"Give to him that asketh thee, and from him that would borrow of thee turn not thou away" (Matthew 5:42).
Taken by themselves, our Lord's words concerning our generosity would seem to mandate a universal practice of benevolence that asks no questions, and makes no qualifications regarding the believer's giving to the needy.
This is not the case, however. First, no declaration or passage of Scripture is to be taken by itself. "Whom shall He teach knowledge? And whom shall He make to understand doctrine? Them that are weaned from the milk, and drawn from the breasts. For precept must be upon precept, precept upon precept; line upon line, line upon line; here a little, and there a little" (Isaiah 28:9-10). Even the words of the Lord Jesus Christ must be interpreted in accordance with the entirety of Scripture. We cannot understand any specific truth of Scripture without other Scripture to provide clarity and completeness of meaning.
This pointedly applies to the issue of the believer's giving, and to the personal responsibility required by both benefactor and recipient.
"For even when we were with you, this we commanded you, that if any would not work, neither should he eat" (II Thessalonians 3:10).
The Apostle Paul reveals to us that our beneficence is to be exercised with reason, caution, and the understanding that we do no one any favors by rewarding irresponsibility. The human heart was made for stewardship. We are called to the personal application whereby our receiving of supply flows naturally from devoting ourselves to works that glorify God and benefit others. Our original forefather Adam was given all that he needed in the Garden, but he was also called to responsibly apply his blessings by being the caretaker of the Garden (Genesis 2:15). We are all called in some manner to the same receiving of God's good gifts, and the responsible use of them for good purposes.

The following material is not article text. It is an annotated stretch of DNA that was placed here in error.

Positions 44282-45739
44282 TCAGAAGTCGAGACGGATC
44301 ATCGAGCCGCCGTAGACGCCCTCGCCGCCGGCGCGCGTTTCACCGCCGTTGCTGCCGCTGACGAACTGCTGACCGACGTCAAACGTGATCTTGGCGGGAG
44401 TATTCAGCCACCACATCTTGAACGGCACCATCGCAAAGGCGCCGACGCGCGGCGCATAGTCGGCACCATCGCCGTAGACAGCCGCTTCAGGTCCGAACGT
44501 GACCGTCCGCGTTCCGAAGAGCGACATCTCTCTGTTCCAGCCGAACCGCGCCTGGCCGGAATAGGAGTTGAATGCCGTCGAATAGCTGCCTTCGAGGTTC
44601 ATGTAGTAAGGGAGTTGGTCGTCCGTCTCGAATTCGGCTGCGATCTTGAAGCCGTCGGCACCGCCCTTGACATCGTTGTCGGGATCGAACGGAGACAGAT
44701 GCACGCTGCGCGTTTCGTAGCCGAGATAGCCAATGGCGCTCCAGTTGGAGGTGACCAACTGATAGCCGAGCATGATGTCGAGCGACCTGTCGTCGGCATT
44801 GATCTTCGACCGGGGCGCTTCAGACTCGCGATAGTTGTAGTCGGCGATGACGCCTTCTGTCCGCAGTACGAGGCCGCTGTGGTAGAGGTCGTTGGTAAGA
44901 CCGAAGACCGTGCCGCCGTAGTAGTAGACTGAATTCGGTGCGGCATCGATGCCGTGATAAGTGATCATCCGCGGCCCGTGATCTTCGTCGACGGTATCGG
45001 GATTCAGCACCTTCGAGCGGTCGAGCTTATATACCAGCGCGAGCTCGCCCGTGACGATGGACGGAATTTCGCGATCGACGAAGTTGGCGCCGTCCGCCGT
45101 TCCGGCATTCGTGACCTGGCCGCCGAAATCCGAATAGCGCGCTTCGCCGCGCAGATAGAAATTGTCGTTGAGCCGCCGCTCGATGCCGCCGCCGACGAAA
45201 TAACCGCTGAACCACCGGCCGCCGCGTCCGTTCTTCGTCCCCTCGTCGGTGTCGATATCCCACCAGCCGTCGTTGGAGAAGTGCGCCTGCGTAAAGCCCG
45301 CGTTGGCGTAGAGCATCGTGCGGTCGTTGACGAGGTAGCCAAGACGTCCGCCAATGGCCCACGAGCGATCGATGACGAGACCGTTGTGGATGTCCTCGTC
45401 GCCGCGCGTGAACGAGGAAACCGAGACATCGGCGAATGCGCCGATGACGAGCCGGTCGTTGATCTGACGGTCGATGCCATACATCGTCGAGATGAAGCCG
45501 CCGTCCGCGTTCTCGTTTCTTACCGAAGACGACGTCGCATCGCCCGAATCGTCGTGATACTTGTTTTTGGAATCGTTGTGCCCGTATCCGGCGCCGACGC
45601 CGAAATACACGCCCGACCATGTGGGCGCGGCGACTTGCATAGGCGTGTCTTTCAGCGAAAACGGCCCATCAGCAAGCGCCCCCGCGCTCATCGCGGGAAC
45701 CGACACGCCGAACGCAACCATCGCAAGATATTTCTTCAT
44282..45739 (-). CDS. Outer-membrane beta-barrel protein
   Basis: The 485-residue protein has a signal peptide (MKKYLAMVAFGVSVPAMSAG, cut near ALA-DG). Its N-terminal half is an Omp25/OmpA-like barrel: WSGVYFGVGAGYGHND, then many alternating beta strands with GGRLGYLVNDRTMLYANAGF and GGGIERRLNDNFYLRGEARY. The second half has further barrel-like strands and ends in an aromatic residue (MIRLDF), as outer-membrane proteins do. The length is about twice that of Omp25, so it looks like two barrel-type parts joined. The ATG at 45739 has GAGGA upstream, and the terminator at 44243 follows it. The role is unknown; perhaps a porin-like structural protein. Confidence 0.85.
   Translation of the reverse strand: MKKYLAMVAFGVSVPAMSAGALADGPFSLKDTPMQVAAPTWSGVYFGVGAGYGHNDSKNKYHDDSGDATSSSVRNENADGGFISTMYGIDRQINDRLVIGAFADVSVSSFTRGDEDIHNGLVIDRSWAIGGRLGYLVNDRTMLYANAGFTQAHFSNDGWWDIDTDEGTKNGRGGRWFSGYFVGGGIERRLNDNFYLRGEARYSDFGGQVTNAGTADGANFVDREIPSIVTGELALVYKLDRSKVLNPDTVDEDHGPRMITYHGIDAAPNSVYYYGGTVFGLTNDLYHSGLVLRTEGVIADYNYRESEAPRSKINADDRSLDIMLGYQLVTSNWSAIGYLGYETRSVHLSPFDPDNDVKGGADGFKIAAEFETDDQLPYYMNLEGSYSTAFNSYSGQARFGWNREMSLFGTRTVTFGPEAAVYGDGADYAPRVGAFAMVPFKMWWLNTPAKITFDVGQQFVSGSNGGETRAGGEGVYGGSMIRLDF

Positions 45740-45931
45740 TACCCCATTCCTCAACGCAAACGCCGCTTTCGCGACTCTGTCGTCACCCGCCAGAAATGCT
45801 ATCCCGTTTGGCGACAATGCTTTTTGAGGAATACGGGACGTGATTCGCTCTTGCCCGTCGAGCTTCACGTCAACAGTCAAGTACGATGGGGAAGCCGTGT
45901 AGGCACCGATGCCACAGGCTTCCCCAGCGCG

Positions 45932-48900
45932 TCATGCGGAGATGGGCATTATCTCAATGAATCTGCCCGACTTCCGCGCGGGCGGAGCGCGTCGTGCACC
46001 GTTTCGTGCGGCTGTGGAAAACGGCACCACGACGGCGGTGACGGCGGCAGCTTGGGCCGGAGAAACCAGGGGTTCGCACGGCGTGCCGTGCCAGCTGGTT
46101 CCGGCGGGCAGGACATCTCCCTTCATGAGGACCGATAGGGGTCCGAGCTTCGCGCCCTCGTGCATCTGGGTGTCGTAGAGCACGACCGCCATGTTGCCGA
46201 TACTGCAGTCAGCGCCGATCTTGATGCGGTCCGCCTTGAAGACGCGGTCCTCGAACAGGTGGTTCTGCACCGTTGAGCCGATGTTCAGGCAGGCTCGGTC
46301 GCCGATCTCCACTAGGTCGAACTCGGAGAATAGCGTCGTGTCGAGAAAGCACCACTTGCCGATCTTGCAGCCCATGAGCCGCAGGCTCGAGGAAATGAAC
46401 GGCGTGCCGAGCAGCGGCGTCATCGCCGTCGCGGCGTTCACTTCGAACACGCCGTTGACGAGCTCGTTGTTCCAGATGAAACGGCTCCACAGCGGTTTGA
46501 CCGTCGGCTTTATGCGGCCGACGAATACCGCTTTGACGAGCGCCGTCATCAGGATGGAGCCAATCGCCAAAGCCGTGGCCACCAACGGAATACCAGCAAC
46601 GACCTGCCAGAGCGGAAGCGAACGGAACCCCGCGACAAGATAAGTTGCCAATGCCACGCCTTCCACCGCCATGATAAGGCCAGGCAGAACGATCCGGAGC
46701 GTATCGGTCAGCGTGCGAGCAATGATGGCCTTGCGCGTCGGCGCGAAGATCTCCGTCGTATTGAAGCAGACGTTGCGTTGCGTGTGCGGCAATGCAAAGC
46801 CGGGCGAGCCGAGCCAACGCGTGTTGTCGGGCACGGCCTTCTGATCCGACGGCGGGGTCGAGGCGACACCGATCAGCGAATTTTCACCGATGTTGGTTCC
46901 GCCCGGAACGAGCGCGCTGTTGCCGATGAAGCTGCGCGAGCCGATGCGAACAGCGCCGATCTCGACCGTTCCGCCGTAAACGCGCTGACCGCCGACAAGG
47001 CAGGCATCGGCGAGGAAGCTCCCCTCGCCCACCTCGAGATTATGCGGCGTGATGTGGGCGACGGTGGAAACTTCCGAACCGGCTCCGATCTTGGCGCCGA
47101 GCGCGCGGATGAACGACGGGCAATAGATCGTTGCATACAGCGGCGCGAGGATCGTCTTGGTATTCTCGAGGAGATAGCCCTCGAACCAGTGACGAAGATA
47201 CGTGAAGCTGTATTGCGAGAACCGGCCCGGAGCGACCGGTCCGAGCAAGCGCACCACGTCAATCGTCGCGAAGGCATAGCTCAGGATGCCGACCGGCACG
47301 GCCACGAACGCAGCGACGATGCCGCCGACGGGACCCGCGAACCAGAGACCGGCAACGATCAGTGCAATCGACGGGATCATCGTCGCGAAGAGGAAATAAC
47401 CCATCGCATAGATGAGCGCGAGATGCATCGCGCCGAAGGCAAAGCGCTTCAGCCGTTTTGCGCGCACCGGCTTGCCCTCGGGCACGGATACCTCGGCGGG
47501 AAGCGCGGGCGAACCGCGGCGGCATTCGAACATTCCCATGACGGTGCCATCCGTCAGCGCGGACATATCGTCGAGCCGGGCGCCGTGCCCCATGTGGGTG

The consecrated believer will always seek to help those who cannot help themselves, with whatever means God has supplied. However, we are not to provide for those who are not willing to apply themselves to the personal responsibility that is at the heart of the Christian Gospel. We seek first and foremost to ourselves walk accordingly. But we also seek to promote personal responsibility in others, and the nature and practice of our charity must reflect this calling. Indeed, to fill the bellies of those who will not use able hands is deceiving and gravely damaging to their hearts. And such an unwise practice sends forth a false and deceptive message concerning what the Bible actually teaches, and what Christians actually believe.
"Neither did we eat any man's bread for nought; but wrought with labor and travail night and day, that we might not be chargeable to any of you."
(II Thessalonians 3:8)